Sunday, November 11, 2012

Science Tidbits: Beatles, Birds and Brains

Beatles Rubber Soul at Amazon.comWhat Beatles and birds may tell about brains:

The Beatles' Surprising Contribution To Brain Science : NPR »
It all started with an interesting observation by Georgetown neuroscientist Josef Rauschecker: if you asked him what order of the songs on his favorite Beatles album, he wouldn't be able to tell you. But he could sing along with a song and at the end he would be able to start humming the notes of the song that usually followed.

To try to figure out what was happening, he had volunteers listen to their favorite CD while in a brain scanner. It turns out the area of the brain that was most active wasn't associated with hearing, but the brain's motor system, which is usually involved in controlling our muscles.

Just like learning a sequence of dance steps or how to ski down a slope, our brain uses the motor control system to put together chunks of notes into the right order.

Listen to the whole story on NPR.

Wrens teach their eggs to sing »

fairy wren
Unborn fairy wren chicks must learn a special "password" note from their mother while still in the egg. After hatching will only be fed by their parents if they can produce the correct "begging call" - this prevents any relatively enormous cuckoo hatchling interlopers in their nest from being fed.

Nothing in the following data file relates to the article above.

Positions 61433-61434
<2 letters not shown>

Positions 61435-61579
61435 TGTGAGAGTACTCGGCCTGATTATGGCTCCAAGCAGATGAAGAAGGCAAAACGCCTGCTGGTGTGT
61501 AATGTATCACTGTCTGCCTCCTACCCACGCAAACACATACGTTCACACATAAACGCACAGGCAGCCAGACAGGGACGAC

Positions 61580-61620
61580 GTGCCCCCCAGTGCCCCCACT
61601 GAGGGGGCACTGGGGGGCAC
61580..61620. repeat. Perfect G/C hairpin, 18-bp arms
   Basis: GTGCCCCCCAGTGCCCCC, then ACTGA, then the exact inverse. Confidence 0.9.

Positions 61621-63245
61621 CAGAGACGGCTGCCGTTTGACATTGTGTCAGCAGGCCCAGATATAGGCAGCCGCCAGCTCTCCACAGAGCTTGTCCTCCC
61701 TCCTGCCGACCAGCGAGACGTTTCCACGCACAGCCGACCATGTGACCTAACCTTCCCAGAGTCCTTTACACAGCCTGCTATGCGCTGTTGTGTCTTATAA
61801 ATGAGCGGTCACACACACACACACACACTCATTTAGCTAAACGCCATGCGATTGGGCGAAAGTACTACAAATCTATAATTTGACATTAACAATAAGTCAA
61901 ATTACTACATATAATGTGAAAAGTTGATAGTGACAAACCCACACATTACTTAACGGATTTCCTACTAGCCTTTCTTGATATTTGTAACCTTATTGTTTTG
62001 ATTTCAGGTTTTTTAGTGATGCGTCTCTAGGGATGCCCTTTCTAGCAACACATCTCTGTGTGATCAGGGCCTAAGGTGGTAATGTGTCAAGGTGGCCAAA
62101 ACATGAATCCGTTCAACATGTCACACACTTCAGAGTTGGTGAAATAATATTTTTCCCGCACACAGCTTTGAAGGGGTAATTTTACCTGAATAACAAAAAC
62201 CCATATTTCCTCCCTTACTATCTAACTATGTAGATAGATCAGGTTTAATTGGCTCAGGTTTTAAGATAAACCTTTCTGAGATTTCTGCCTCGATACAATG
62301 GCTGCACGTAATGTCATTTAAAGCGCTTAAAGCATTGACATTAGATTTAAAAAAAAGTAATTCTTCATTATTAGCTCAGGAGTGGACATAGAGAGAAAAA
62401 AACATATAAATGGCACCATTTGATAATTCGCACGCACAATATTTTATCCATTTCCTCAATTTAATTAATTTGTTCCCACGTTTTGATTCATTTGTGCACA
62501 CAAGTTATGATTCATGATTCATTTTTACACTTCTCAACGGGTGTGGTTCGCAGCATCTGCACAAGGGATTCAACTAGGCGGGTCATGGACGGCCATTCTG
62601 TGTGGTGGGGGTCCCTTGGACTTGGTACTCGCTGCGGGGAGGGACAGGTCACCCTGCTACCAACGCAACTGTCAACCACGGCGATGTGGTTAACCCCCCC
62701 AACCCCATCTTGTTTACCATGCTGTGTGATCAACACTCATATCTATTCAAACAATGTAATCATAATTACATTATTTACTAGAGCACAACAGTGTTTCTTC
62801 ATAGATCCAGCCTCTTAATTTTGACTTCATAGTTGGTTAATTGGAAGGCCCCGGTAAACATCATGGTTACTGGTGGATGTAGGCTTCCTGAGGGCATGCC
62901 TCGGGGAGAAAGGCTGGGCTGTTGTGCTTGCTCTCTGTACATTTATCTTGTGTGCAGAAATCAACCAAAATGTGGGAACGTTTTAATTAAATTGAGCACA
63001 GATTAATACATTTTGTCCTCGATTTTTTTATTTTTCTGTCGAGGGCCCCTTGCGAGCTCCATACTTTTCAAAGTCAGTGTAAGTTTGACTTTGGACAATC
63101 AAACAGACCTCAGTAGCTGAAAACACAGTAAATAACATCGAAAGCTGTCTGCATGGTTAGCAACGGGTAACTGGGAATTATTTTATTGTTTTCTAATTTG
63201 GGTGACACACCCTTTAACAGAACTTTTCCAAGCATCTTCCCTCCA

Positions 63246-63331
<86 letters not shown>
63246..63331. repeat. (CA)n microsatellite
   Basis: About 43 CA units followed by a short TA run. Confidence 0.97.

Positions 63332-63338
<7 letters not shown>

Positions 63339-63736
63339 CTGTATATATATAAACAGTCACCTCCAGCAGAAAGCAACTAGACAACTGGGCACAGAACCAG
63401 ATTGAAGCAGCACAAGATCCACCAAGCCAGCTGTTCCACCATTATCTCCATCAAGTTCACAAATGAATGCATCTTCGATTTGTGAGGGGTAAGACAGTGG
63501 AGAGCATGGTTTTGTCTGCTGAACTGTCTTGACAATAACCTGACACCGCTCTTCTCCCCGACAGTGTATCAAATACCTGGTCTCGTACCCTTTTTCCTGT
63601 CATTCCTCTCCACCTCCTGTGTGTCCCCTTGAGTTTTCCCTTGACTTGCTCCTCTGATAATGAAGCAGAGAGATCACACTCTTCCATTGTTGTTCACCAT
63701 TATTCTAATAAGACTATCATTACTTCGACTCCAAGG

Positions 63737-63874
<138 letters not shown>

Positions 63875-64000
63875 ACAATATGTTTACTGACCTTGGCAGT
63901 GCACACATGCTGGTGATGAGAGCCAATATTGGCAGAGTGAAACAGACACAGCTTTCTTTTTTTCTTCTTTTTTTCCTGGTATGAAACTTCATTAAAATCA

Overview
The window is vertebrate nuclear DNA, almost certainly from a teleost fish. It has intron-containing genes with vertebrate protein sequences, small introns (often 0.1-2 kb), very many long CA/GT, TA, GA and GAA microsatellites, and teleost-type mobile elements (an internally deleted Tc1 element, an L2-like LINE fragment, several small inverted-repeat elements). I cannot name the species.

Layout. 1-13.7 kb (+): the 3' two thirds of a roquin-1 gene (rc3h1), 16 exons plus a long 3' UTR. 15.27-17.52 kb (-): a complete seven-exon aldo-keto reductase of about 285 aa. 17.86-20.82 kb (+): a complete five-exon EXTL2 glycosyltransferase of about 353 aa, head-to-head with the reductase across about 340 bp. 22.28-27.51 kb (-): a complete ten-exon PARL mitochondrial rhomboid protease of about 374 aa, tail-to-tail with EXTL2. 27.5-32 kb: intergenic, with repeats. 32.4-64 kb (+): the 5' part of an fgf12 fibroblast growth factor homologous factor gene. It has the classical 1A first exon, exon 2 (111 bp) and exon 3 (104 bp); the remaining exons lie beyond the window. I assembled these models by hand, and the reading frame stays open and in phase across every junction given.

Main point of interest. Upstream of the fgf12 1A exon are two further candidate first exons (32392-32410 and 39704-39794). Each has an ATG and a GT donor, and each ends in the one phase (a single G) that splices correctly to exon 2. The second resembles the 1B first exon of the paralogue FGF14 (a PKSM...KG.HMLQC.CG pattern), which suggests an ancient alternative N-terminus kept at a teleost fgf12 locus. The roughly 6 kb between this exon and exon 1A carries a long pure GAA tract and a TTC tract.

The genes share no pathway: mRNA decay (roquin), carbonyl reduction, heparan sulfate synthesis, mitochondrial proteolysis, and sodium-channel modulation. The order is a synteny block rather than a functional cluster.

But some species of cuckoos are adapting: the cuckoo chicks may try out different calls until they find one that gets them a meal. Clever cuckoos!

Image: Juvenile female superb fairy wren. This work has been released into the public domain by its author, LiquidGhoul at the English Wikipedia project.

Human Brain Project -video overview (Vimeo)

The Human Brain Project is a collaborative effort between scientists across Europe to create a computer simulation of the human brain. They believe that working together is the key:

"We find that the major obstacle that hinders our understanding of the brain is the fragmentation of brain research and the data it produces. Modern neuroscience has been enormously productive but unsystematic. The data it produces describes different levels of biological organisation, in different areas of the brain in different species, at different stages of development. Today we urgently need to integrate this data – to show how the parts fit together in a single multi-level system."

Learn more about the Human Brain Project.

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